I had read In the Heart of the Sea and Mayflower years ago, but it wasn’t until this past spring when a local bookseller handed me Philbrick’s first book, Away Off Shore: Nantucket Island and Its People, that I decided to write him a letter. There’s a thrifty, poetic quality to the makeup of that book, a clear joy in the research alone. It’s rawer, not so carved by what reviewers have noted as Philbrick’s masterful use of narrative and perspective in his other books, and so shows his research instincts clearer. He includes a description of the spring day when early Nantucketers set a pit of snakes on fire, and the time in 1795 when robbers bent pewter spoons into keys to steal $20,000 in gold coins from Nantucket Bank. Farmers on the island used to fertilize fields by scaring sheep at night with burning coals, and whalers traded their pant cuffs for sex in the South Pacific Islands. I put my e-mail on the bottom of the letter and dropped it in the mail. He wrote back in June, offering lunch and a “ramble” around the island.
We met for chowder and beer down at Nantucket’s South Wharf, near the old ships chandlery. Centuries ago, scallop shanties were on the South Wharf, where “openers” shucked for hours under lantern light and pipe smoke. Philbrick had arrived on his bike and exactly on time, wearing wayfarer sunglasses. It was a sunny day; while transcribing the interview, I listened to wind and gulls behind his voice. He speaks energetically, smiles constantly and in a way that evokes Steve Carell, and, mostly, is humble. Later that evening, walking through his house with him and his beloved golden retriever Stella, I saw just one sign of his success: a tiny framed clipping of the July 9, 2000, New York Times best-seller list, in which Harry Potter is on the fiction side, and In the Heart of the Sea is on the other, at number two. He’s proud of his family and talks about them often. He showed me the marks on the wooden floor where his son had practiced cello, and the room full of his grandmother’s paintings, one of which might be of her good friend, Claude Monet’s daughter.
After lunch, we walked through downtown to visit the Nantucket Historical Association’s Research Library. On the way, he pointed in the direction of where Herman Melville visited and dined with Nathaniel Hawthorne the summer after the disastrous publication of Moby-Dick. As in his books, Philbrick resurrects the past with unexpected precision: “Hawthorne,” he said, “was handsome and shy.” When we arrived at the Research Library, an archivist greeted him by holding up a review of his newest book, Bunker Hill. “Did you see this?” she asked, pointing to a caricature of Philbrick dressed like a colonial. “Oh, jeez,” he said, and turned away bashfully.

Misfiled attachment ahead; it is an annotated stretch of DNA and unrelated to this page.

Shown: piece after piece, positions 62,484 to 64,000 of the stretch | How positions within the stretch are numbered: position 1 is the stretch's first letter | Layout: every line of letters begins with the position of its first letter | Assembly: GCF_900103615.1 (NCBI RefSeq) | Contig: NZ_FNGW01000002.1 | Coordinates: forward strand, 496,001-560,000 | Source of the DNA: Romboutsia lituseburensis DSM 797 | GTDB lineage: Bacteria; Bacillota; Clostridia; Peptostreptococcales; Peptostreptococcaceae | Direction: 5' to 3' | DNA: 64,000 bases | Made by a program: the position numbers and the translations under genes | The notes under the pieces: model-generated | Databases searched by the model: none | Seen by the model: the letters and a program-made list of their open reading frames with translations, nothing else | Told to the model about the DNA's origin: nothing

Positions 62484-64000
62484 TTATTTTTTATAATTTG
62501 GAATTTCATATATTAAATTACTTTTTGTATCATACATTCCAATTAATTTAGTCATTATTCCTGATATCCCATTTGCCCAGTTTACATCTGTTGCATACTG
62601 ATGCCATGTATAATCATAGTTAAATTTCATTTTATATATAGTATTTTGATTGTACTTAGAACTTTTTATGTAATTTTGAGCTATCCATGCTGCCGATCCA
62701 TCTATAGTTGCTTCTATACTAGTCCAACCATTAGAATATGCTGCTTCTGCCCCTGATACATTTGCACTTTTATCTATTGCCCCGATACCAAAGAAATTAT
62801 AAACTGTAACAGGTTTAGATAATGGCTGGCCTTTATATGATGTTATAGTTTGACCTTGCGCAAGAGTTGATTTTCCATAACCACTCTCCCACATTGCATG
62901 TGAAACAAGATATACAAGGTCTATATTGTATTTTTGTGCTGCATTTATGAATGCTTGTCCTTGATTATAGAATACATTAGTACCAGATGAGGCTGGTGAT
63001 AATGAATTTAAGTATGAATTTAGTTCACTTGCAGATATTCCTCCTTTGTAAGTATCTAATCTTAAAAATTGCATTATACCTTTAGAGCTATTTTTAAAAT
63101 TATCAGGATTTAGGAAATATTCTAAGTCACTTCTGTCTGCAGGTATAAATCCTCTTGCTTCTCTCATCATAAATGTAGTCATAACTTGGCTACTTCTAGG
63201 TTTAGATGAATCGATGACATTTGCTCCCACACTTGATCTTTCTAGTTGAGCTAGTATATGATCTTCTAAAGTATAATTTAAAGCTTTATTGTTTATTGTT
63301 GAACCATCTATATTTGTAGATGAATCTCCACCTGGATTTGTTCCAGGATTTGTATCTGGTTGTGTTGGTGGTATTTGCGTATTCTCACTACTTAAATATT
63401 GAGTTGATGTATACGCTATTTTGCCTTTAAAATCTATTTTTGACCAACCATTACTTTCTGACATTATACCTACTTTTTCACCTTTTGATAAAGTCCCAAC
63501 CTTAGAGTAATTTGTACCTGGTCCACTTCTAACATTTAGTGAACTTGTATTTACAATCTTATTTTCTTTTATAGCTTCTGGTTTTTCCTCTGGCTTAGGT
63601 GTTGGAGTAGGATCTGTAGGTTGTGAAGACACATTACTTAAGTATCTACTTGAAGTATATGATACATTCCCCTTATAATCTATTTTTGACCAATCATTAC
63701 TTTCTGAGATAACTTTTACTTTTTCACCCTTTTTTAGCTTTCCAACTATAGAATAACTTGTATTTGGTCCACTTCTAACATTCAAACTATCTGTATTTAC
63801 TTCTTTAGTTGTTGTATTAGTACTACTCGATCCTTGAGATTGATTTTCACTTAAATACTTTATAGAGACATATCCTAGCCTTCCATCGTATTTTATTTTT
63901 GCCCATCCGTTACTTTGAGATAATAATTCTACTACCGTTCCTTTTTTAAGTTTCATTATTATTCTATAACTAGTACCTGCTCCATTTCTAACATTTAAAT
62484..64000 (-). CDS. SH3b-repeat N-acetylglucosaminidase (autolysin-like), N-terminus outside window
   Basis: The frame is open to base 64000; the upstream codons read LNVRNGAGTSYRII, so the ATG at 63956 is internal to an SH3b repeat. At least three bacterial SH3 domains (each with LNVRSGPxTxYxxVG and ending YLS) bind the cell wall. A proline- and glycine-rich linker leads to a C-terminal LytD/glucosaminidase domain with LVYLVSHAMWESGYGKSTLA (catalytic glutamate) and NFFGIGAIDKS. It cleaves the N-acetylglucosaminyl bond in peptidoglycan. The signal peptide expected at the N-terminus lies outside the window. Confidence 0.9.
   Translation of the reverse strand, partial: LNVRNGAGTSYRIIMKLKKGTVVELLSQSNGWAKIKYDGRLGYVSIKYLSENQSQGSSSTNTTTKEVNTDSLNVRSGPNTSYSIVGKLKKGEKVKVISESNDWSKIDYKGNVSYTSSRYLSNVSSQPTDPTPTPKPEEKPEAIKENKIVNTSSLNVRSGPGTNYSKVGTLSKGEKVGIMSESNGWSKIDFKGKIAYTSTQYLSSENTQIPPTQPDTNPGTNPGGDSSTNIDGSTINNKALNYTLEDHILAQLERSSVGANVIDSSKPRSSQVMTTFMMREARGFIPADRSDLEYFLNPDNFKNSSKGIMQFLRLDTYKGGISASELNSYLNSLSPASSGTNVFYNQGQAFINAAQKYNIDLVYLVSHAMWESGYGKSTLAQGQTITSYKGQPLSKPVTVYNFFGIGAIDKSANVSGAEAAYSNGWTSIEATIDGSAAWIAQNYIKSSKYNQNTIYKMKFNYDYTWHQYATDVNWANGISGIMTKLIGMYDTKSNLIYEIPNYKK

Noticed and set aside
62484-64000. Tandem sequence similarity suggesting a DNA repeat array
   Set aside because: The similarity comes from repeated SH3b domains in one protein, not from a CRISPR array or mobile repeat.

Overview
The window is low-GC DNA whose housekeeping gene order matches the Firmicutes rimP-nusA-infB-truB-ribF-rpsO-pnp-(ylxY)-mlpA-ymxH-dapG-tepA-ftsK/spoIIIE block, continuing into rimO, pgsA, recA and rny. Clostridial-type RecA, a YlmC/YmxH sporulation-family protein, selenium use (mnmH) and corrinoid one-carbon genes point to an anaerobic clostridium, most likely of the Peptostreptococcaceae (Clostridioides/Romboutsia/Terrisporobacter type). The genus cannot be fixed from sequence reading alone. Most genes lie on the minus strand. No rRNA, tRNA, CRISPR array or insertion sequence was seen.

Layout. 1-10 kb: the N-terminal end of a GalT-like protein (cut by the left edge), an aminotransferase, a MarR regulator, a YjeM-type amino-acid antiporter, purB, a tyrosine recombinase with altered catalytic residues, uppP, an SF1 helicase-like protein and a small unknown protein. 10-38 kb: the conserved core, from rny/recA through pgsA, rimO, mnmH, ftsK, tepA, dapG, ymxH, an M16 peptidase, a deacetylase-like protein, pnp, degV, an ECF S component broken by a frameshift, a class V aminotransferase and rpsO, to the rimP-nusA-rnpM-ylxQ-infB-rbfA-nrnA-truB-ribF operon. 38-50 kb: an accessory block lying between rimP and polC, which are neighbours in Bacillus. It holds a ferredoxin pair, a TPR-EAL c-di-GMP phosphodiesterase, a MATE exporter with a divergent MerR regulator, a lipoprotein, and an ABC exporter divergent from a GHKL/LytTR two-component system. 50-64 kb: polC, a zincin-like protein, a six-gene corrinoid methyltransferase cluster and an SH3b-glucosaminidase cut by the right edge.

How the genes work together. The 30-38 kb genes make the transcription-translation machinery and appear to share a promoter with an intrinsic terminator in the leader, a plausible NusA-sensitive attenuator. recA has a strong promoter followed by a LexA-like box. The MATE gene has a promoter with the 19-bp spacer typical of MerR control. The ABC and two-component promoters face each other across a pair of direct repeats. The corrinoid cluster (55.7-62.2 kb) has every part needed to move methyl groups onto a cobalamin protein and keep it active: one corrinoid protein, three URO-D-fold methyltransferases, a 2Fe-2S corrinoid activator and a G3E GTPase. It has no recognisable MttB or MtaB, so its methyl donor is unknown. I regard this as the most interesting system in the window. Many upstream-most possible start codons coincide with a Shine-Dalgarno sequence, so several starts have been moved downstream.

Weeks later, sitting in his patio, Stella panting behind us, I asked him why he keeps retelling stories that people already know. The Mayflower story. Bunker Hill. Custer’s Last Stand. “Yeah, sure,” he said, smiling. “Everybody knows about the Little Bighorn. But what do they really know about the Little Bighorn? I knew nothing. What I knew was three sentences that had nothing to do with what happened.” He continued, “In each book, I don’t know what I’m getting into. And if I did know what I was getting into, the book would be stale. There would be no crackle. For me, it’s the act of discovery gives the prose life. Otherwise, it would be dead.”
Why did you move to Nantucket?
We came to Nantucket in 1986. It was my wife’s job that brought us here. She’s an attorney. She grew up on Cape Cod. I’m from Pittsburgh. I love to sail, but I’m not from a maritime area. I had grandparents in West Falmouth—that’s how Melissa and I ended up meeting. We were living in a suburb of Boston before we moved out. She was the breadwinner. I was at home, writing, taking care of the kids. We had kids, one and four.
You were a young dad.
We had Jenny when we were twenty-five. We had made sort of a pact. I said, You’re going to make a lot more money than I will—I was a journalist for what’s now Sailing World, out of Newport.
Neither one of us had spent any time here. It sounded like a good concept—no commuting, everyone would be close. We arrived in September—probably the first people to move to Nantucket without ever having spent a summer here. It took me a while to connect with the community, because I was at home with the kids. But then I got interested in the history of the island, and began to hang out at the archives. Away Off Shore is a product of learning history on my own, of going alone to look around the archives. Read More »